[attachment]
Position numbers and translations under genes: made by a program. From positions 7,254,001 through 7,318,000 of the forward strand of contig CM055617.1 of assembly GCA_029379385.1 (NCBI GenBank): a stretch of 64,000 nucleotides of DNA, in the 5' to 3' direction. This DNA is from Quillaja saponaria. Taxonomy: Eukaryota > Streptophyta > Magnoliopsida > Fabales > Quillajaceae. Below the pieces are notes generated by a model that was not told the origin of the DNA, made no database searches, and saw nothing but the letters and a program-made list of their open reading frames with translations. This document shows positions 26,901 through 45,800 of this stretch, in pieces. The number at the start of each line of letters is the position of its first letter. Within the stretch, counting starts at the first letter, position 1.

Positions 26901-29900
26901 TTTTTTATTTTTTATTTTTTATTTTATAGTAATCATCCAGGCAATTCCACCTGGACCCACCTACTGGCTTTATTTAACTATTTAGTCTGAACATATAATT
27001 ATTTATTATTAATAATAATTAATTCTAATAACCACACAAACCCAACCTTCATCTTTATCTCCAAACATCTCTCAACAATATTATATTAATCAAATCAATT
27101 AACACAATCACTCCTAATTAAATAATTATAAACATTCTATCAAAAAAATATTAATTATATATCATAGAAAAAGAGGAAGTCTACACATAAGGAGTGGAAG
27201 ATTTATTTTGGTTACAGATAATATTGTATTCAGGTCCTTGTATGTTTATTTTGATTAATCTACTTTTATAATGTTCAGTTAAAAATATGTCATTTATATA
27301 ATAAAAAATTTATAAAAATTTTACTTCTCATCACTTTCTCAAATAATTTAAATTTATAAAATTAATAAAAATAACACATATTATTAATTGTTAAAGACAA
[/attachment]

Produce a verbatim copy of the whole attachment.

Position numbers and translations under genes: made by a program. From positions 7,254,001 through 7,318,000 of the forward strand of contig CM055617.1 of assembly GCA_029379385.1 (NCBI GenBank): a stretch of 64,000 nucleotides of DNA, in the 5' to 3' direction. This DNA is from Quillaja saponaria. Taxonomy: Eukaryota > Streptophyta > Magnoliopsida > Fabales > Quillajaceae. Below the pieces are notes generated by a model that was not told the origin of the DNA, made no database searches, and saw nothing but the letters and a program-made list of their open reading frames with translations. This document shows positions 26,901 through 45,800 of this stretch, in pieces. The number at the start of each line of letters is the position of its first letter. Within the stretch, counting starts at the first letter, position 1.

Positions 26901-29900
26901 TTTTTTATTTTTTATTTTTTATTTTATAGTAATCATCCAGGCAATTCCACCTGGACCCACCTACTGGCTTTATTTAACTATTTAGTCTGAACATATAATT
27001 ATTTATTATTAATAATAATTAATTCTAATAACCACACAAACCCAACCTTCATCTTTATCTCCAAACATCTCTCAACAATATTATATTAATCAAATCAATT
27101 AACACAATCACTCCTAATTAAATAATTATAAACATTCTATCAAAAAAATATTAATTATATATCATAGAAAAAGAGGAAGTCTACACATAAGGAGTGGAAG
27201 ATTTATTTTGGTTACAGATAATATTGTATTCAGGTCCTTGTATGTTTATTTTGATTAATCTACTTTTATAATGTTCAGTTAAAAATATGTCATTTATATA
27301 ATAAAAAATTTATAAAAATTTTACTTCTCATCACTTTCTCAAATAATTTAAATTTATAAAATTAATAAAAATAACACATATTATTAATTGTTAAAGACAA